Listen Up! 

Tucson Youth Poetry Slam creates an important home for the voices of Southern Arizona youth poets

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Enrique García Naranjo sits at the edge of the table—with his Zia Records black T-shirt, voluminous dark black hair and all. After he fills in his peers on the outcome of this year's Unity Festival at Tucson High, where he and other Tucson Youth Poetry Slam members slammed, he steps outside to chat.

"With poetry, encuentras pedacitos (you find pieces) of who you want to be," he says.

Born in Salt Lake City, Utah, to Mexican parents, molding his identity was a work in progress. "In Salt Lake, there's not a lot of raza," he jokes. But the self-described pocho definitely knows where he stands now.

As he sits in a small patio area outside the Casa Libre library, he flashbacks to the beginning, when he was a 15-year-old at Pueblo High School and saw an old school TYPS flyer pinned on one of his teachers' bulletin boards. (He refers this educator as an OG—original gangster—in the scrutinized-and-later-banned Mexican-American studies program.)

He ended up attending the TYPS assembly with other classmates. He sat in the audience and out came Tucson poet and DJ, Logan Phillips.

"It blew me out of the water. This is what I want to do," he remembers thinking.

From then on the routine became: school, homework, TYPS afterschool program. The hopeful rapper had been putting together rhymes since the age of 13. Discovering TYPS came at the right time—right when the road splits and you have to choose which way to go.

"We would research something in our community, Pueblo being on the South Side, I saw a lot of injustices, I noticed a lot of things in the community, the constant Border Patrol presence, the cops coming in and out of the school," he says. Sarah Gonzales brought the social justice education and Phillips the poetry expertise. "It was weird because I had been so used to it, but when Sarah put it into terms ... a lot of that gave into my writing style."

On this Tuesday late afternoon, García Naranjo is joined by his other TYPS brothers and sisters—not by blood but definitely by corazón. Together they discuss projects, goals and business over some empanadas and pan dulce at Casa Libre. (The Fourth Avenue literary haven has been a long-time supporter of TYPS. That same day, they announced money issues forced them out of their beloved casita.)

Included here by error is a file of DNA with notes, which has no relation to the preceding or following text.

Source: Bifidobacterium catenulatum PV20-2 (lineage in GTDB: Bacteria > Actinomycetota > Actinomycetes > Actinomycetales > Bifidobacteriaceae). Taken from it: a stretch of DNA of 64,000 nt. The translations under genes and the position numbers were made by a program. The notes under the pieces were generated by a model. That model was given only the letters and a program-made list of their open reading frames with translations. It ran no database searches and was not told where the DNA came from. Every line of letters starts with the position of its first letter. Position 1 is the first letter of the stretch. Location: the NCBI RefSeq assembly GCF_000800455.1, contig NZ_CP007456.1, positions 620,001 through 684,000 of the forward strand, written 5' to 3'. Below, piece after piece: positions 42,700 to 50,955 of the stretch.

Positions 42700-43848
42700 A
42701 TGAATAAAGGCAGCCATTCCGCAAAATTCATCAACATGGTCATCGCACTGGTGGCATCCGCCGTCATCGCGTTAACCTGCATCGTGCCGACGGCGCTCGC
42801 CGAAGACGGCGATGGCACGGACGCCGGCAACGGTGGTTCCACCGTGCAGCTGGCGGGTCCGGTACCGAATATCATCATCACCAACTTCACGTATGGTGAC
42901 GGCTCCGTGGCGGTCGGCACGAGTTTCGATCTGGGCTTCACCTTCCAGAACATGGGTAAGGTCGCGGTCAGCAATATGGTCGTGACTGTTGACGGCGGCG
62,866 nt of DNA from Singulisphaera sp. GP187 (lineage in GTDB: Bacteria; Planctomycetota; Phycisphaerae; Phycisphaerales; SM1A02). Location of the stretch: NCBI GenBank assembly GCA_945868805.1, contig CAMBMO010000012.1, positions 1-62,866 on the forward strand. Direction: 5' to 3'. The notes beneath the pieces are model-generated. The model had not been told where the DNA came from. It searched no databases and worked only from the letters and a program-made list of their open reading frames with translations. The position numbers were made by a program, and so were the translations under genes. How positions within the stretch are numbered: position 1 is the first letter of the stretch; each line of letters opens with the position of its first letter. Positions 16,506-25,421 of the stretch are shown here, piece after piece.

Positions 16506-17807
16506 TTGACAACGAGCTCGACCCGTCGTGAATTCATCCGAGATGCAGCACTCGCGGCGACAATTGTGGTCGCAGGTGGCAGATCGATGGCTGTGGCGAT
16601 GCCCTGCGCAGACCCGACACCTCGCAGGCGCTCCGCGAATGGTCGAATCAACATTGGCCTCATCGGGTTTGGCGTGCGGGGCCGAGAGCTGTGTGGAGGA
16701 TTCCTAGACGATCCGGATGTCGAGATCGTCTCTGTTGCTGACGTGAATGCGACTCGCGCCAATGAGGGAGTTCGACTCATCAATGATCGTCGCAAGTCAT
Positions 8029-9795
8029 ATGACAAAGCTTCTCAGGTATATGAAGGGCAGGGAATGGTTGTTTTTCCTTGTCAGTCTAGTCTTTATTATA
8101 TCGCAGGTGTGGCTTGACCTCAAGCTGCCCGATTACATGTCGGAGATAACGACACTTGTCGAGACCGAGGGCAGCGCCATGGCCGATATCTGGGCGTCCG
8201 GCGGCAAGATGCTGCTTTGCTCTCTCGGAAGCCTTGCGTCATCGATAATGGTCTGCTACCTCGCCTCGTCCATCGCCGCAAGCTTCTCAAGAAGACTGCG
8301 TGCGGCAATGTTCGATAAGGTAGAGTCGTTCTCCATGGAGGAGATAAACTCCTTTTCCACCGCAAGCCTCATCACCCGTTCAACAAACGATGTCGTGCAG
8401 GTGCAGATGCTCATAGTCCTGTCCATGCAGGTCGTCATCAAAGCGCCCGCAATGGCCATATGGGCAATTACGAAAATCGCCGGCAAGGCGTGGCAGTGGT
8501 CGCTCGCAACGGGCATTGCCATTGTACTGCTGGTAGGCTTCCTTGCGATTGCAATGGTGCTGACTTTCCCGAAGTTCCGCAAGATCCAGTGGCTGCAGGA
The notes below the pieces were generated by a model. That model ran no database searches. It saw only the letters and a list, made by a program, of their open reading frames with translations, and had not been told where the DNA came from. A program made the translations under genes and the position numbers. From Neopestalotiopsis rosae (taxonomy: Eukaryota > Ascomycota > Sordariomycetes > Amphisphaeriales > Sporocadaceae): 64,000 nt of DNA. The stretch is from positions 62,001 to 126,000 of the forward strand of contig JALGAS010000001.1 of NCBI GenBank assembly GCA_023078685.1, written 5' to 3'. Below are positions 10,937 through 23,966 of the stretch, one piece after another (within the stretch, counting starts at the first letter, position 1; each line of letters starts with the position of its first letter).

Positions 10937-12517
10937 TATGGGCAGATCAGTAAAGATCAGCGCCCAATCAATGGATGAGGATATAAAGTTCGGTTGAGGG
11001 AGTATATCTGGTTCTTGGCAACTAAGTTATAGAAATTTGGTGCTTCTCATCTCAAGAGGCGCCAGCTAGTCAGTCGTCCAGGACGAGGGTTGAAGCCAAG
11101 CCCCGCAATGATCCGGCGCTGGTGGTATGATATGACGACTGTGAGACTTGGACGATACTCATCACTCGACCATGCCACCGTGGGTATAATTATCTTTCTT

The group gives staff member Zoe Martens some love on her last meeting. She volunteered for a few months as part of her stay in the Border Studies Program and it's time to move on.

Then all ears focus on Zack Taylor— who's been with TYPS since 2012 ("but it feels like way longer")—and a grant he recently wrote to get some funding for the Gay-Straight Alliance branch that recently became part of Spoken Futures Inc. (which TYPS is a program of). One of Taylor's primary roles this year is to reach out to more LGBTQ youth, and spread the word on the poetry slam.

Lydia Havens came all the way down from Florence, as she religiously does for every meeting.

Last year, with the help of Spoken Futures Press—also under the umbrella of Gonzales' and Phillips' Spoken Futures Inc.—García Naranjo published his first collection of poems, a total of 19, written between 2011 and 2013, under the title "Tortoise Boy Says."

"A lot of people at 18 don't necessarily have stuff to their name," he says. "It made me realize 'this is the real thing.' We are out in the community and this is what we can do at such a young age. It made me más orgulloso (more proud)."

Piece after piece is an ode to his "pochismo"—which is often used as a derogatory term for people of Mexican descent born in the U.S. but that he has chosen to embrace—his cultural influence, his immigrant parents.

From García Naranjo's poem Para Ti:

Estas cosas son para ti:

War drums circulating the churches,

cries of battle from the Mariachi,

explosions in the sky and cumbia sprouting

from beneath the ground.

Flowers falling like spirits we evoke though song;

part-time indians dancing over-time,

and Gods exploding into confetti--

slowly kissing the surface we stand on,

todo para ti.

For the days we smiled together.

For the nights we named after the deceased.

For the walks home.

For the festivals in honor of our ancestors.

For love that will never know its limits.

García Naranjo spent a lot of his childhood moving with his family to places like Idaho and his parents' birth-town, Estipac, Jalisco—about an hour southwest of Guadalajara. In his writing, he constantly wrestles—in a good way—with the phrase, "ni de aquí, ni de allá," not from here but not from there, another familiar proverb to describe Latinos born on this side of the border.